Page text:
A Polar-Centric Approach to Understanding the Arctic Climate Crisis vis-à-vis Global Politics and Commerce
Much of the prevalent discourse on environment, resource economy, climate change etc. has been focused on the polar regions to a great extent. Yet most of these discursive exercises focus more on these phenomena than the region itself. The region with its peculiar geographical features and characteristics affects the global political, economic, commercial and environmental scenarios more than these scenarios impacting the region. This article tries to employ a polar-centric geographical approach in building an understanding of the various phenomena of politics, environment, commerce etc. concerning the region while addressing the ramifications of climate crisis in the region.
Beginning with an Understanding of the Polar Region
Before getting into the politics of this region it makes sense to understand its geography which in turn will outline its economics- the domain in which the political players make their bidding. A diverse region with extreme climatic conditions is usually not an economically viable option.
Law of the Sea
It is also important to understand the concept of Continental Shelf to understand the international laws which govern the seas. This unlike the other two concepts mentioned above is a geographical concept and refers to the geologic structure of the continental masses beneath the sea level. It is the most important concept to be discussed here as it could easily become the basis of a conflict. The region lying in a continental shelf is shallower and is ideal for resource extraction. Mumbai High offshore oil field located at 160 km from the west coast of Mumbai in the Arabian sea is one such example.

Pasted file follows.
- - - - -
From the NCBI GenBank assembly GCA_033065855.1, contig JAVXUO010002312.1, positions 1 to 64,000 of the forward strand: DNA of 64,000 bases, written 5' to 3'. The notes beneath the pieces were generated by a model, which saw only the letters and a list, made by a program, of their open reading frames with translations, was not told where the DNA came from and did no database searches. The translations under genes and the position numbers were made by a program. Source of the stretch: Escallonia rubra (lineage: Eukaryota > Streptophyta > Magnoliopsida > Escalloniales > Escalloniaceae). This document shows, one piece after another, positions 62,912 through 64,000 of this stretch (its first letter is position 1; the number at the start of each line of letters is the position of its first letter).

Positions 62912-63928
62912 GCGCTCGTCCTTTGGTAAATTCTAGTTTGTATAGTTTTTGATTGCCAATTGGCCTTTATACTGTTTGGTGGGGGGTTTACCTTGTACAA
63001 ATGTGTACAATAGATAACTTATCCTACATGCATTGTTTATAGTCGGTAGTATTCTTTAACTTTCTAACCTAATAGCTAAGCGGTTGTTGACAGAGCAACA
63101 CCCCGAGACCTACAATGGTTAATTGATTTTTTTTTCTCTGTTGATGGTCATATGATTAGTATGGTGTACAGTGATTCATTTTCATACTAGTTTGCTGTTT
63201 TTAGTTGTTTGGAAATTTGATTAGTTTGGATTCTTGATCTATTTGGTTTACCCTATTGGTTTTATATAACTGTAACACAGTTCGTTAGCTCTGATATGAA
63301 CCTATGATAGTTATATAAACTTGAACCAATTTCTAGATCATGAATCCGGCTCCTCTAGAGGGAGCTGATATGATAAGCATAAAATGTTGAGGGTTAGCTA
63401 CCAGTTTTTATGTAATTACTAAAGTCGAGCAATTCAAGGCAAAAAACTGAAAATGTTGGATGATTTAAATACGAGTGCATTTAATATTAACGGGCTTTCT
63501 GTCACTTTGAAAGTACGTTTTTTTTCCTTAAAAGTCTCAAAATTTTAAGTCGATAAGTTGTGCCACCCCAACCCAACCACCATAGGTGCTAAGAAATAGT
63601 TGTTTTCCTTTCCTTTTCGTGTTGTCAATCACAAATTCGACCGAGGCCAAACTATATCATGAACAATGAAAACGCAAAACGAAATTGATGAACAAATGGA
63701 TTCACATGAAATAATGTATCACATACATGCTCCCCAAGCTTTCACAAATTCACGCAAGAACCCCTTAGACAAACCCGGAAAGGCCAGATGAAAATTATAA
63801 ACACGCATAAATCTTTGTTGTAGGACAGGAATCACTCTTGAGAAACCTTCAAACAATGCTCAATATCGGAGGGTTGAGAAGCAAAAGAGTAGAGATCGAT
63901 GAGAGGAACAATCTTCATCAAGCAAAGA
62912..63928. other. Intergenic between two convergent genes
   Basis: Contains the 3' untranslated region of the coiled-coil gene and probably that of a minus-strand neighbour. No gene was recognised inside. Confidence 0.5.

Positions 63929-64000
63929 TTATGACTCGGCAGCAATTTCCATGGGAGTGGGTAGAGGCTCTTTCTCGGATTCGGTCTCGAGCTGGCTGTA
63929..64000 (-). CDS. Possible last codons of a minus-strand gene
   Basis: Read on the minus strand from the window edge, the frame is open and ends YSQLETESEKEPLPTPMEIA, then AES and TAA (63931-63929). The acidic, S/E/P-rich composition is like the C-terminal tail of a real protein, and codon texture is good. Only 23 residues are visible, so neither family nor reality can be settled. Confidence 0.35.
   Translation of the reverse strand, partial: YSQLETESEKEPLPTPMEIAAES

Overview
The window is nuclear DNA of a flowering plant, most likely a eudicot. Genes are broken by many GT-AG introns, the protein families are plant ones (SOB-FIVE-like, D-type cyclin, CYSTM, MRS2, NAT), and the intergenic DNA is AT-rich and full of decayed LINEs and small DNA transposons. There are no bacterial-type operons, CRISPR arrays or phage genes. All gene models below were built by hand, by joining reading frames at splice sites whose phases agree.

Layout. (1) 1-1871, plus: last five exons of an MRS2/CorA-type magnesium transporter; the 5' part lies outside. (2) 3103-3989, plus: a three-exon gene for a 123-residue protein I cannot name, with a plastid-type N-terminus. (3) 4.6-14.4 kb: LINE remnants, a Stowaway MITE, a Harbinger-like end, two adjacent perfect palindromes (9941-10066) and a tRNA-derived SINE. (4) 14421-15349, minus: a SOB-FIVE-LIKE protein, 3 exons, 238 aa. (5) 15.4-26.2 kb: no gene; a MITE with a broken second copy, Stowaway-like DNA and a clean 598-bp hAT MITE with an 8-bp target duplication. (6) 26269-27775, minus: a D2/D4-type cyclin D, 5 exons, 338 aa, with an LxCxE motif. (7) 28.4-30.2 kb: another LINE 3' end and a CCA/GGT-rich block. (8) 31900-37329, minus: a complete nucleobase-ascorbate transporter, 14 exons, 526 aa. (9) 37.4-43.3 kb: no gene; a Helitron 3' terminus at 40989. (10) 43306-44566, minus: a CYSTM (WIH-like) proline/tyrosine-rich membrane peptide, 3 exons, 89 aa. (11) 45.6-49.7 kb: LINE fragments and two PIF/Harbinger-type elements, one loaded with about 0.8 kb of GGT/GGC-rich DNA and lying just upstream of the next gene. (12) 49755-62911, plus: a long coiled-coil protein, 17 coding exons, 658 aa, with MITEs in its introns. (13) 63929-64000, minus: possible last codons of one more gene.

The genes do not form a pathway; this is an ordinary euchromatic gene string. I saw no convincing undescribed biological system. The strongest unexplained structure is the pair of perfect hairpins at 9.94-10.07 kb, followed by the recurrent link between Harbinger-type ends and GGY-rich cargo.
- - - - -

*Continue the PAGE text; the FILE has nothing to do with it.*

“The continental shelf of a coastal State comprises the seabed and subsoil of the submarine areas that extend beyond its territorial sea throughout the natural prolongation of its land territory to the outer edge of the continental margin, or to a distance of 200 nautical miles from the baselines from which the breadth of the territorial sea is measured where the outer edge of the continental margin does not extend up to that distance." – Article 76, UNCLOS – Part VI
The Cause of Conflict in the Arctic Region
What has been more significant is the entry of China in this scheme of things. In 2016 a Chinese mining company tried to buy an abandoned naval base in Greenland and a Chinese icebreaker ship (a ship which necessarily accompanies every commercial or non-commercial ship to break the surface ice and make way for the ship it accompanies) sailed through the Northwest Passage (See Figure 7). China even claims a seat in the polar decision-making body (the Arctic Council) calling itself a ‘Near-Arctic Country’ and is also an observer member of the same.
The Emerging Routes
Something more concerning than the resource exploration in such a sensitive region is the increased traffic. China has been at the centre of this issue for many reasons. Besides its growing influence over the South China Sea and the One Road initiative, the Arctic Route is equally crucial for China. In 2017 Chinese icebreakers explored the Northwest Sea Route (Figure 7) and in 2018 published a white paper describing it as an ‘Ice Silk Road’. China’s strong ties with Russia further escalate the concern. Russia has the largest fleet of icebreakers (essential for navigating through the Arctic)- 40 currently active and over 10 in the making and is the only country to construct and own nuclear-powered icebreakers while China is fast catching up. The US on the other hand just has one.